By 2004, Harkin was an enthusiastic, and because of his Iowa prominence, essential backer of Howard Dean’s anti-war campaign for the Democratic presidential nomination.
Harkin would eventually become one of the loudest congressional critics of the war, and of the Bush administration’s abuses of power, joining with Wisconsin Senator Russ Feingold in a lonely effort to censure the president. When Bush nominated the noxious John Negroponte to serve as US ambassador to Iraq, the Iowan broke not just with the administration but with fellow Democrats to vote against a man who had been linked to human rights abuses in Honduras two decades earlier. Harkin battled, essentially alone, to hold Negroponte to account.
The senator came full circle in the 2004 debate over Negroponte’s nomination.
Harkin’s first big fight on Capitol Hill, as a young congressman from a competitive district representing rural Iowa, was to demand that the entire thrust of US foreign policy be altered.
As a young congressional aide in 1970, Harkin had played a critical role in exposing South Vietnam’s abusive treatment of prisoners, who were held in so-called “tiger cages.” Horrified by mounting evidence of US support for right-wing coups, murderous dictators and torture states in southern Asia and Latin America, Harkin in 1975 proposed an amendment to the Foreign Assistance Act that prohibited the United States from providing economic aid to any country determined to be engaged gross human rights violations unless. The only exception was a provision that permitted allocation of US funds if could be proved that the money who directly benefit the most impoverished citizens.
The amendment, which passed with relative ease, became Section 116 of the Foreign Assistance Act, which declared: “No assistance may be provided under this part to the government of any country which engages in consistent pattern of gross violations of internationally recognized human rights, including torture or cruel, inhuman, or degrading treatment or punishment, prolonged detention without charges, or other flagrant denial of the right to life, liberty, and the security of person, unless such assistance will directly benefit the needy people in such country.”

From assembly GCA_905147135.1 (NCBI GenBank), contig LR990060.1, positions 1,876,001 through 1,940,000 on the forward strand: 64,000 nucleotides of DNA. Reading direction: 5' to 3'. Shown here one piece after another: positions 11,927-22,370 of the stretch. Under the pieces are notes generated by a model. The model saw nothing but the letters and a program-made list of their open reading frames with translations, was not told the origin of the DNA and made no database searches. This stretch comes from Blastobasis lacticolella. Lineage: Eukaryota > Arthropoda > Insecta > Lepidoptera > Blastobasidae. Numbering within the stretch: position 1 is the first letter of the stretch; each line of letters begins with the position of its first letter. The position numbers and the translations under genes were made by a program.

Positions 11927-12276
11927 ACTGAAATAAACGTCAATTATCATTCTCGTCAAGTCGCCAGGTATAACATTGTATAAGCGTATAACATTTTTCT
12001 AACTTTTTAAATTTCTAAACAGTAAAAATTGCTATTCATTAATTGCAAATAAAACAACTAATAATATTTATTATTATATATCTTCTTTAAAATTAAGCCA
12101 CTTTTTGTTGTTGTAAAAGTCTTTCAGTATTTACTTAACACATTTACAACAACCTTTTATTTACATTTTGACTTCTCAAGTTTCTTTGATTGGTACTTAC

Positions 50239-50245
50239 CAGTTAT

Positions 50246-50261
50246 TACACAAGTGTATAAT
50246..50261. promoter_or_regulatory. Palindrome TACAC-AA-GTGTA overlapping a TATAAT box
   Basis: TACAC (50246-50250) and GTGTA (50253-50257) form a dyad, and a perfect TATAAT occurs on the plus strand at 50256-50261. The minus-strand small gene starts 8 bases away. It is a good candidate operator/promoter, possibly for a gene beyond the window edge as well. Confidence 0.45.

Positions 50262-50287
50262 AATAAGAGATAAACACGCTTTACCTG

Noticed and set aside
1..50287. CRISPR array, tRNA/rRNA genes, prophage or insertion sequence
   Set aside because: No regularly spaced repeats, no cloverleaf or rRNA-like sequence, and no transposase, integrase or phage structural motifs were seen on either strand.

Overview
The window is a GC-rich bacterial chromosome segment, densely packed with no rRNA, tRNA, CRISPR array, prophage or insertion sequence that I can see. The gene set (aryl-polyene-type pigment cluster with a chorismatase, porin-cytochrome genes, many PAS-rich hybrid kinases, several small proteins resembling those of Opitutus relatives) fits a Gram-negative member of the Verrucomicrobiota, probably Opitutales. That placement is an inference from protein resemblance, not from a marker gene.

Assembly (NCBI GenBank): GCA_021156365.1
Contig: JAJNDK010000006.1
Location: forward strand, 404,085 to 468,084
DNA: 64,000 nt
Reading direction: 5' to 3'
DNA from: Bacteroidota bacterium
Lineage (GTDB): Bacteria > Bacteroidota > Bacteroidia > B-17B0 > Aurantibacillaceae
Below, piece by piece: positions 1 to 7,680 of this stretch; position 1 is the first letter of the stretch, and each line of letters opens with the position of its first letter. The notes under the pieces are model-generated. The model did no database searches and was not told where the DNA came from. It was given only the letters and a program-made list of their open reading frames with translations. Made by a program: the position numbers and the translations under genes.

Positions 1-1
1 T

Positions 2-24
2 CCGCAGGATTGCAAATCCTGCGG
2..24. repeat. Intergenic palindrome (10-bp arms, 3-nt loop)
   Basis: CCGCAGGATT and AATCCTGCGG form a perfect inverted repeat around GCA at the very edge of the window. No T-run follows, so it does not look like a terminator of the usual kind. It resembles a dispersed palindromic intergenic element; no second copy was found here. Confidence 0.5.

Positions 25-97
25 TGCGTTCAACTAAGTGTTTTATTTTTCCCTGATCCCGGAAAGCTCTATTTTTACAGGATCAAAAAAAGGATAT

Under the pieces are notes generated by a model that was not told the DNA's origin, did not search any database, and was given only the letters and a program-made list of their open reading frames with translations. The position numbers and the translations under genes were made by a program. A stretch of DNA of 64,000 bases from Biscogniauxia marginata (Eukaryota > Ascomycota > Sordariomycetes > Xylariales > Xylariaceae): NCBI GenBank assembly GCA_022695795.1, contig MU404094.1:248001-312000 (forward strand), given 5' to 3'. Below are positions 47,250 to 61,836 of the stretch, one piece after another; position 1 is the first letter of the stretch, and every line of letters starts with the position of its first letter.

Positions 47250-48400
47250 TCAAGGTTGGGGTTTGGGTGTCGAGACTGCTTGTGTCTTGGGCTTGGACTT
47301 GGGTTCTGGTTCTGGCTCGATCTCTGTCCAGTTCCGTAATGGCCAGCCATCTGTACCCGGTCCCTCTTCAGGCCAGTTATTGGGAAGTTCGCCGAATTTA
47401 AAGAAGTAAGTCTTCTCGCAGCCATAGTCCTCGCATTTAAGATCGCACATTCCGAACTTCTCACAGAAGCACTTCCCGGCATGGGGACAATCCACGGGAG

Presidents and their congressional allies invariably circumvented human rights responsibilities, to Harkin’s great frustration. As a new US senator in the mid-1980s, he joined another new senator, John Kerry of Massachusetts, in seeking to expose and end the Reagan administration’s support for right-wing dictators and death squads in Latin America. Others softened in their stances, but not Harkin. When Bush nominated Negroponte for the Iraqi ambassadorship, the senator from Iowa took to the floor of the chamber and recounted the dark history of the nominee’s “service” as Ronald Reagan’s administration gave lawless support to death squads and paramilitary murderers. Harkin accused the nominee of lying to Congress and the American people about circumstances on the ground in Honduras in the early 1980s—where 184 people, including an American priest, “disappeared” while Negroponte was ambassador to Honduras.
“Ambassador Negroponte turned a blind eye and a deaf ear to the human rights abuses in Honduras,” Harkin thundered. “To send Mr. Negroponte to Iraq would send entirely the wrong message at this time.”
For Tom Harkin, it was not enough to amend the laws of the land to defend human rights. It was necessary to hold to account those who circumvented those laws.
It was a conscience call. A moral duty. And for Tom Harkin, this has always been the point of being a senator.
For those of us who know Harkin, and his record, this is our source of regret at the news of his decision to retire. He has surely given a full measure of service. But his kind is rare, too rare, in a Congress that will be deeply diminished by his departure.
Chuck Hagel is also no favorite of foreign policy hawks, John Nichols writes.